You may have heard the story that in the golden age of American labor, 20th-century workers stayed in one job for 40 years and retired with a gold watch. But that’s a total myth. The truth is people in the 1960s and ’70s quit their jobs more often than they have in the past 20 years, and the economy was better off for it. Since the 1980s, Americans have quit less, and many have clung to crappy jobs for fear that the safety net wouldn’t support them while they looked for a new one. But Americans seem to be done with sticking it out. And they’re being rewarded for their lack of patience: Wages for low-income workers are rising at their fastest rate since the Great Recession. The Great Resignation is, literally, great. [...] we may instead look back to the pandemic as a crucial inflection point in something more fundamental: Americans’ attitudes toward work.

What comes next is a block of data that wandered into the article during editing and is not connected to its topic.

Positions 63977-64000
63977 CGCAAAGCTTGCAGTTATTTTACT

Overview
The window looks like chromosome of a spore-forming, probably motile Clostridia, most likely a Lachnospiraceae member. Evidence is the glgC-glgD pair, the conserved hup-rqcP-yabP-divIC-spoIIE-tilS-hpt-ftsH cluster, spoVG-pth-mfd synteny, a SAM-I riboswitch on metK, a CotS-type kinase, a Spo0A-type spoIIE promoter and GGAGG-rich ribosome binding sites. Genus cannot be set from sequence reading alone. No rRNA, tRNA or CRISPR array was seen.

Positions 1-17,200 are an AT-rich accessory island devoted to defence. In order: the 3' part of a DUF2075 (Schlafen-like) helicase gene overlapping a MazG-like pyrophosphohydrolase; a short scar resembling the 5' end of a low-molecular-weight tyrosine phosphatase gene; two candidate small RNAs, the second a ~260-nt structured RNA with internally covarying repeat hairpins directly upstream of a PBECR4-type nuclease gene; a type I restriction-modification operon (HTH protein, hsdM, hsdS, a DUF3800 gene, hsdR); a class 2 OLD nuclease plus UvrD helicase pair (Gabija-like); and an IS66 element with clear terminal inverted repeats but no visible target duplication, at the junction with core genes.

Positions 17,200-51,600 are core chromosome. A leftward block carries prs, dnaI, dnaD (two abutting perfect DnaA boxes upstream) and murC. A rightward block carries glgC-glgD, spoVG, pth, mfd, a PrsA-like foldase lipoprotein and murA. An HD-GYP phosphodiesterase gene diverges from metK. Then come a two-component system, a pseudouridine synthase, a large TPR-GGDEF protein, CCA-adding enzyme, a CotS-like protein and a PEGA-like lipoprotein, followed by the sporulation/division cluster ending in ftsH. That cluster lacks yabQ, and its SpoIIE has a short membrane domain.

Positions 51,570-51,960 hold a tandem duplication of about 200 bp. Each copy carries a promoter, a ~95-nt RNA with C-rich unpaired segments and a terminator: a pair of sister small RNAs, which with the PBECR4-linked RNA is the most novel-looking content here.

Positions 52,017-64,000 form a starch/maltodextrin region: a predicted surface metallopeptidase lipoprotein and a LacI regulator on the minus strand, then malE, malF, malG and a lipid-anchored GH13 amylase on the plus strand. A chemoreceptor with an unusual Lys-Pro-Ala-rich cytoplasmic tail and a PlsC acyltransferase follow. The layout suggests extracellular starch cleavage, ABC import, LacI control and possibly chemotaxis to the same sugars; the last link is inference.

This is not a shock to me at all. People don't stay at jobs that are bad unless the claw of the capitalist dragon is right on their necks. If there is some distance between their necks and that claw, people will try to find better work.
The erosion of safety net programs since the ideology neo-liberalism really took off in the 1980s has created more precarity and increased the pressure of the dragon's claw on the necks of the vast majority of people who work in the American economy.